In the most recent draft, Claiborne, Alabama safety Mark Barron, South Carolina cornerback Stephon Gilmore and Alabama cornerback Dre Kirkpatrick were selected among the first 17 overall picks. LSU had to replace cornerback Tyrann Mathieu, a 2011 Heisman Trophy finalist removed from the Tigers' 2012 roster for a violation of team rules.
Even after losing all those stars, the SEC still boasts some of the nation's best defensive backs. Alabama cornerback Dee Milliner, Reid and Banks are regarded as potential first-round draft picks.
"I really think you're going to get a lot of bigger, stronger, quicker DBs in the SEC," Georgia linebacker Christian Robinson said. "Not that there's not guys like that in the other conferences, but there's going to be bigger numbers in the SEC. I think the type of receivers you go against on your own team is a factor. We had A.J. Green here pushing guys like (former star cornerback Brandon) Boykin."
The connection between pass efficiency defense and SEC championships might seem odd for what's generally a run-oriented league. Of the 14 teams in the SEC this year, only Arkansas, Kentucky and Tennessee have attempted more passes than carries. Overall, 30 percent of the Football Bowl Subdivision teams throw the ball more than they run it.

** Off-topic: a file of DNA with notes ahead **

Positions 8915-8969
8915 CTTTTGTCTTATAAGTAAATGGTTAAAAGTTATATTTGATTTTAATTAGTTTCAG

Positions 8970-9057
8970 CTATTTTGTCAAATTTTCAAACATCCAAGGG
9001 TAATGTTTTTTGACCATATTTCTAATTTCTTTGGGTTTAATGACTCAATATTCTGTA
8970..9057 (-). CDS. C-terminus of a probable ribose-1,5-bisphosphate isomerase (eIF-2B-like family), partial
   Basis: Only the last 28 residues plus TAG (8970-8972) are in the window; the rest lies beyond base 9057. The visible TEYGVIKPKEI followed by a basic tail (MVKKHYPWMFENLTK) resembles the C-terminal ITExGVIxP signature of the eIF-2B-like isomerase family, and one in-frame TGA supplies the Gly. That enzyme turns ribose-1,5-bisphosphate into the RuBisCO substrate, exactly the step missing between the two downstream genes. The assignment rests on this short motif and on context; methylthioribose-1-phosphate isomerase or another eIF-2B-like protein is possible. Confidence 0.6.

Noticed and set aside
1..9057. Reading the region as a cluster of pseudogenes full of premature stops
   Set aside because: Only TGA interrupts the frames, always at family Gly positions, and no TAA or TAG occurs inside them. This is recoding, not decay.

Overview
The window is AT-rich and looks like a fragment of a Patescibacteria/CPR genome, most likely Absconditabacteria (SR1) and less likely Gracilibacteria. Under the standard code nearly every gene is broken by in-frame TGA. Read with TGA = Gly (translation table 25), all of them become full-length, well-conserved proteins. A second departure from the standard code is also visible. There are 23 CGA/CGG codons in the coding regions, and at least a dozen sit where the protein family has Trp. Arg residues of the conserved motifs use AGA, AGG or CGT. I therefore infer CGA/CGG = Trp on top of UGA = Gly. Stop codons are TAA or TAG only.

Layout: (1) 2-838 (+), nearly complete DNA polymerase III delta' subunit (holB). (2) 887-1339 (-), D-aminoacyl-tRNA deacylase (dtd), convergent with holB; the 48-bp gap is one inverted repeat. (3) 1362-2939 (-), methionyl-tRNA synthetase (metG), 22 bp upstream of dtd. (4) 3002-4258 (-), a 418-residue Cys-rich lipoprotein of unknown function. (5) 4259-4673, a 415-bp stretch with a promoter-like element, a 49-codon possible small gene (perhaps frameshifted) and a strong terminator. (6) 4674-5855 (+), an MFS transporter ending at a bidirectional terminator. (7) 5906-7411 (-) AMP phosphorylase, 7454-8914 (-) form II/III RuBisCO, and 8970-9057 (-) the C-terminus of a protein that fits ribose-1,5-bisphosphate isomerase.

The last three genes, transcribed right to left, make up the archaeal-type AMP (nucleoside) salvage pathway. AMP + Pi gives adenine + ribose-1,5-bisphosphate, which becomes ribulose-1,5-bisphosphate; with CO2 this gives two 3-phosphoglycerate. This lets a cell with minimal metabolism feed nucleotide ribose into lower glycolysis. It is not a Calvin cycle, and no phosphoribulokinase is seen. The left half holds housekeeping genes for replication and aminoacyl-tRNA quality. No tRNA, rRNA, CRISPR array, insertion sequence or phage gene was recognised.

Although most SEC teams prefer to run the ball, this league does feature plenty of quality quarterbacks. The SEC has come a long way since last year, when the league didn't have anyone ranked among the nation's 20 most efficient passers. Tennessee coach Derek Dooley calls it "probably as experienced and talented a group as they've had in the league in a while."
The list of SEC quarterbacks includes at least three probable early-round draft picks in Arkansas' Tyler Wilson, Tennessee's Tyler Bray and Georgia's Aaron Murray. But the quarterbacks enjoying the most team success don't throw nearly as often as those guys. This is one league in which it isn't a backhanded compliment to refer to a quarterback as a game manager.